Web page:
Canada is a constitutional monarchy and a parliamentary democracy with a federal system and strong democratic traditions. As a Commonwealth Realm, Queen Elizabeth II is Queen of Canada. Her duties are performed by the governor-general at the federal level and by lieutenant-generals at provincial level. The governor-general is appointed by the Queen on the advice of the prime minister.
Surprisingly, the role of Canada’s prime minister is defined neither by law nor by the written constitution, but it is effectively the most powerful role in Canadian politics. The prime minister is traditionally the leader of the largest political party in the House of Commons. He or she selects cabinet ministers and allocates cabinet positions. The prime minister and cabinet have executive power at the federal level.
The federal parliament is made up of the Queen, the elected House of Commons with 308 members and the appointed Senate with 105 members. Elections take place at least once every five years. Members of the Senate, whose seats are apportioned regionally, are chosen by the prime minister in consultation with the cabinet.
Canada is composed of ten provinces and three territories. The provinces have a large degree of autonomy from the federal government. They are responsible for most of Canada’s social programmes such as health and welfare and have unicameral, elected legislatures. The territories are controlled and administered by the federal government, although elected territorial councils have increasing jurisdiction in local matters.
Justice is administered both at a federal and provincial level, in a four-tiered structure. The Supreme Court resides over the judicial system and is the final court of appeal in civil and criminal cases, for both federal and provincial appeal courts, and also deals with constitutional issues. In the next tier are the appeals courts. The third tier consists of the Federal Court, the Tax Court of Canada, and the provincial and territorial superior courts of general jurisdiction. The fourth tier is of provincial courts, including the Traffic Division, the Small Claims Division, the Family Division and the Criminal Division. Judges in the federal courts and the superior provincial courts are appointed by the federal government.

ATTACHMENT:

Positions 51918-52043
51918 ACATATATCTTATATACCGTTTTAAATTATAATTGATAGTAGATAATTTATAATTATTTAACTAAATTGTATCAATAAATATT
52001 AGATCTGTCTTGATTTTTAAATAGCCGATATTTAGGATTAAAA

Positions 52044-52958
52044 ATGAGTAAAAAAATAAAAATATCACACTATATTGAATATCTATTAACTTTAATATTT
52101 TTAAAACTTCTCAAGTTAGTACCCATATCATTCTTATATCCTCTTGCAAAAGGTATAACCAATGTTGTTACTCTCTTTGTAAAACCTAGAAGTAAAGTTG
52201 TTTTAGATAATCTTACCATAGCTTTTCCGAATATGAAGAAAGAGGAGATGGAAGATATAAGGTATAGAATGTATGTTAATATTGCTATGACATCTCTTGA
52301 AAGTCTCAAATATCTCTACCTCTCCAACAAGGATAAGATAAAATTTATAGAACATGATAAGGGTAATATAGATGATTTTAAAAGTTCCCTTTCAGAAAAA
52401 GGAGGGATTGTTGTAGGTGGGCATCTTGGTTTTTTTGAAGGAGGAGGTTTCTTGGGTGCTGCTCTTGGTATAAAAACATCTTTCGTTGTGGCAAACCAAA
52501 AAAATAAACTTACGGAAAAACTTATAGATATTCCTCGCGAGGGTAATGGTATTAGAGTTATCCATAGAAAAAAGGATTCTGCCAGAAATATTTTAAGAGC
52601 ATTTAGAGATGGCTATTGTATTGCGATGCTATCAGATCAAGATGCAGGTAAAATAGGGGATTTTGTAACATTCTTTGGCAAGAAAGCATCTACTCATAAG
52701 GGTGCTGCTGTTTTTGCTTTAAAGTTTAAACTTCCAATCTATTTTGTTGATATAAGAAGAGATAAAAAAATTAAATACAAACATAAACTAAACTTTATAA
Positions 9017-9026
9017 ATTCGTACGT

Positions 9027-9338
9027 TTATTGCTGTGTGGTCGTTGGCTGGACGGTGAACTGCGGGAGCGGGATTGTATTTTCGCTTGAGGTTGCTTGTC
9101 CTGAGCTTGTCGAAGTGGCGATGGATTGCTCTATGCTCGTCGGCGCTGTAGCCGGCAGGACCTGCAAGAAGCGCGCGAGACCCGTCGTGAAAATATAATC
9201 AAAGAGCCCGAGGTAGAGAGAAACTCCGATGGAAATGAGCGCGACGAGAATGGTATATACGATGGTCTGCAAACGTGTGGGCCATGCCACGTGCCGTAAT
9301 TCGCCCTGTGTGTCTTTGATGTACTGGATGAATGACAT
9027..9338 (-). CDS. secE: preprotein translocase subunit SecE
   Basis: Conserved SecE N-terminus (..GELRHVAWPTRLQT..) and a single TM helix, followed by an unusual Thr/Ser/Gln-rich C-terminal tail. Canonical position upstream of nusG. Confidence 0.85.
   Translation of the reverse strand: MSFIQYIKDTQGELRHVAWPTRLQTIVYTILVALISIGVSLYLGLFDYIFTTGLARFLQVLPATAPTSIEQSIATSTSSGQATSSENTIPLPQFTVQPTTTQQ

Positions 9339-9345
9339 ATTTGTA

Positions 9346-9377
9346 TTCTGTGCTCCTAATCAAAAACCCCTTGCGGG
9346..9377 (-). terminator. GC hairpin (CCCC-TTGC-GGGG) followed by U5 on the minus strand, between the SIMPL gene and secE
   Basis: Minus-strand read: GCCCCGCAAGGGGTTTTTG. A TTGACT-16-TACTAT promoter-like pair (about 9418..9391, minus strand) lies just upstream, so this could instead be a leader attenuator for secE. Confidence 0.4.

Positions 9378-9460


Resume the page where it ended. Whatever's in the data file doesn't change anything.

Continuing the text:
The Constitution Act of 1982 includes the Charter of Rights and Freedoms.
Canada first came into contact with the European colonial powers five centuries ago, when the profusion of fish off Newfoundland attracted French, Spanish, Portuguese and English fishermen. Many British and French colonies were established in Canada during the seventeenth and eighteenth centuries. British efforts to bring together various British colonies in Canada gathered pace in the nineteenth century.
Since the Statute of Westminster of 1931, Canada’s independence has been enshrined in law. However, Canada continued to be closely associated with Britain through kinship, trade and other networks. Furthermore, Canada is a founder member of the Commonwealth.
Between 1968 and 1984, Canadian politics was dominated by the leader of the Liberal Party, Pierre Trudeau, who became prime minister four times. During his administrations, social welfare was increased, immigration was liberalised and multiculturalism was promoted.
Soon after Trudeau’s retirement in 1984 the Liberal party was ousted by the Progressive Conservative Party (PCP) under the leadership of Brian Mulroney. Kim Campbell took over from Mulroney in 1993, becoming Canada’s first female prime minister. The Conservative party under her leadership was then heavily defeated in the 1993 elections and the Liberal Party returned to office.
The 1997 elections, which left the Liberal Party in power but with a reduced majority, exposed the increasing regionalisation of Canadian politics; nearly two thirds of the Liberal Party’s seats were won in Ontario.
The 2006 elections resulted in a hung parliament. The incumbent Liberal government was replaced by a minority Conservative government with Stephen Harper as prime minister. In 2011 the Conservatives won a parliamentary majority. The new legislature included 76 women, more than ever before.